Given commodity component prices, it becomes a matter of straightforward mathematics to calculate the value of a feed. To coincide with a producer's perspective, value is given on a 35% DM basis. These values are shown in Table 3. In this example, the corn silage is 7.2% CP, which translates to 50.4 lb. of CP per ton. Given the value of 53 cents/lb. for CP, this component has a value of $25.20 per ton of 35% DM corn silage. After accounting for the quantity and value of all three components, the corn silage value is estimated at $106.90 per ton, and the alfalfa value is $116.57 per ton.

On a commodity component basis, the alfalfa is worth 10% more than the corn silage. However, underlying this calculation is the assumption that dairy cows can consume the same amount of each of these forages.

Table 3 also contains the NDFu30iv content. A ton of the example corn silage provides 120.4 lb. of NDF that is undigested after 30 hours of incubation, while the alfalfa provides a much higher level of 221.2 lb. The gut fill paradigm suggests that the higher NDFu30iv level for the alfalfa will limit intake more than the corn silage.

To account for this difference, the commodity component value is divided by the NDFu30iv content. For each pound of NDFu30, the corn silage provides 89 cents of commodity components, while the alfalfa provides only 53 cents. In this analysis, the corn silage is substantially better (68%) than the alfalfa. The underlying assumption of this calculation is that NDFu30iv intake is an important dietary constraint.

There are both strategic and tactical views when selecting a forage base for a diet. The tactical view is to minimize added commodity costs. The strategic view is to ensure that the right forages in the proper amount are available for the diet. This view involves achieving the lowest total feed costs, not necessarily the lowest added commodity costs. For the tactical view, value per NDFu30iv will be a useful guide to achieve the lowest added commodity costs.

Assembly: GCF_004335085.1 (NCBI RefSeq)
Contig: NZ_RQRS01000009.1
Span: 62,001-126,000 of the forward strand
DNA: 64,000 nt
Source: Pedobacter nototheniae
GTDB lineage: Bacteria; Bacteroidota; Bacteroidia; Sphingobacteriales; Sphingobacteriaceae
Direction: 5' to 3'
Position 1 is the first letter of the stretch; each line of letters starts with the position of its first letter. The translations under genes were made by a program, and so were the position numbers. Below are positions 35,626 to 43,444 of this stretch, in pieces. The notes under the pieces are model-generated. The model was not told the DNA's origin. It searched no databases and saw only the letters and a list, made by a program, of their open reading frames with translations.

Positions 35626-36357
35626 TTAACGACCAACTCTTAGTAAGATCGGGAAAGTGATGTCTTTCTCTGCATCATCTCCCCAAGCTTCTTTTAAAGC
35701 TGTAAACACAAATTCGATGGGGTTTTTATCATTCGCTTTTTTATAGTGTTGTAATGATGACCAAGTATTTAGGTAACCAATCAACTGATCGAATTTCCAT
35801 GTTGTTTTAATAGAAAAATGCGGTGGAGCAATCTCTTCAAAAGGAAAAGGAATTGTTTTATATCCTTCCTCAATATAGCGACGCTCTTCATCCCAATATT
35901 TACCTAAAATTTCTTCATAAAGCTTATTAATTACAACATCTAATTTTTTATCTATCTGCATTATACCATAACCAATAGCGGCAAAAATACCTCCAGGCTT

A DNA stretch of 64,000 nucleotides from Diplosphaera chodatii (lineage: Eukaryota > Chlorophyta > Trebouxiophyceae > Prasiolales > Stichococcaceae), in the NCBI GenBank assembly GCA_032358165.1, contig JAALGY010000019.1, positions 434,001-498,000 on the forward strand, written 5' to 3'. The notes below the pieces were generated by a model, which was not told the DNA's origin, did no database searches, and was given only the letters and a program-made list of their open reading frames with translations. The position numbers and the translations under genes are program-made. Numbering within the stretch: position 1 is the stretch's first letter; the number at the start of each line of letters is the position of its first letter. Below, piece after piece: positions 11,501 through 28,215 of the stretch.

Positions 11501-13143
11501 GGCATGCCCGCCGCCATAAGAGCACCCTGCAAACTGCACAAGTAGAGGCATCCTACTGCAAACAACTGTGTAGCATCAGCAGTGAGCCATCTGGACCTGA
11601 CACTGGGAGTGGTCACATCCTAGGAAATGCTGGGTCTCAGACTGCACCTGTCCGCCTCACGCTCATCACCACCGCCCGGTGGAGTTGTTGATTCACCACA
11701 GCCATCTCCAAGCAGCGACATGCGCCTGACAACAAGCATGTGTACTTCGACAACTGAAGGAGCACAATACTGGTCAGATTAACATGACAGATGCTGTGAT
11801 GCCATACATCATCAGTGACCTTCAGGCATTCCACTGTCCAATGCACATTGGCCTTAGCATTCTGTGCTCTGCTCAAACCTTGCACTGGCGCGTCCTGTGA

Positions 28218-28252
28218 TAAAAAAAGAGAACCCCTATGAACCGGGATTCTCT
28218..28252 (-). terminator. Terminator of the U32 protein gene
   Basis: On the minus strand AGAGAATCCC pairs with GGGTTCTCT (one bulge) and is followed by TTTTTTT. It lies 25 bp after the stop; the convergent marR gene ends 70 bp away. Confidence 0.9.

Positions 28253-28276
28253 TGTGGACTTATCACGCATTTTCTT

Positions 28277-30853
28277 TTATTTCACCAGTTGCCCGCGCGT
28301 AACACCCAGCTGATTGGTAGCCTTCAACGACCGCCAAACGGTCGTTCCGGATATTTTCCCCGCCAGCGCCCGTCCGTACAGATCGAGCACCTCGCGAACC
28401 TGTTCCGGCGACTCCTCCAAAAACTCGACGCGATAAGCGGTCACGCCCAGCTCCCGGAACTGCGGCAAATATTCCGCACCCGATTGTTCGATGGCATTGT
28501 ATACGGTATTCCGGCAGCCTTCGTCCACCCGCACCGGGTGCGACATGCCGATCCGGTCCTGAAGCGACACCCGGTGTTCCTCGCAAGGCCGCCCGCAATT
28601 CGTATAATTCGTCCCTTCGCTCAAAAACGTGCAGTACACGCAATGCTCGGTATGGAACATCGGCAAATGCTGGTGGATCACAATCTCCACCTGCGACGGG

Adding the forage acquisition price as the third dimension will guide us to the lowest total ration costs. Specifically, considering the acquisition price will discount high-value forages that are expensive to produce. An interesting application of this index is comparing conventional corn silage to a brown mid-rib corn silage where there are differing NDF levels, NDF digestibility values, starch levels and production costs.

In Table 3, we have assigned an acquisition price of $40 per ton for the corn silage and $60 per ton for the alfalfa haylage. Our corn silage index was lowered to 56 cents per unit of NDFu30iv, and the alfalfa index was lowered to 26 cents per unit of NDFu30iv. Now, the corn silage is twice as valuable as the alfalfa given the gut fill index and the price of acquisition.

To make the use of these indices more intuitive, we have developed the concept of a Forage Box (copyrighted by FARME Institute in 2014) that needs to be filled without breaking. Consider the bottom of the box as the NDFu30iv level. Too much NDFu30iv, and the bottom will fall out. The box dimensions are the amounts of CP, NDFd30iv and NFC that are desired from the forage base to optimize rumen function. The added commodity costs are the components that are added to the forage to fill the box. The size of the Forage Box will depend on the nutritionist's feeding philosophy.

Getting back to the example farm, we have defined our Forage Box to be 6 lb. of NDFu30iv, 5 lb. of CP, 7 lb. of digestible NDF and 13 lb. of NFC. We are not advocating these specific numbers; the herd is currently eating 6 lb. of forage NDFu30iv, and the other amounts were dictated by the nutritionist from ration parameters.

The current forage diet is depicted in the first line of Table 4. With 7.5 lb. of corn silage and 15 lb. of alfalfa, the forage commodity component value is $3.64 per cow per day. The forage acquisition price is $1.71 per cow per day, which represents a 2:1 return on forage cost. To achieve the targeted 5 lb. of CP, 7 lb. of NDFd30iv and 13 lb. of NFC, $2.36 per cow per day worth of added commodities are needed. Consequently, the total cost to fill the Forage Box is $4.07 per cow per day. Again, the tactical view only generally considers the $2.36 added commodity cost, while the strategic view should consider the $4.07 total cost.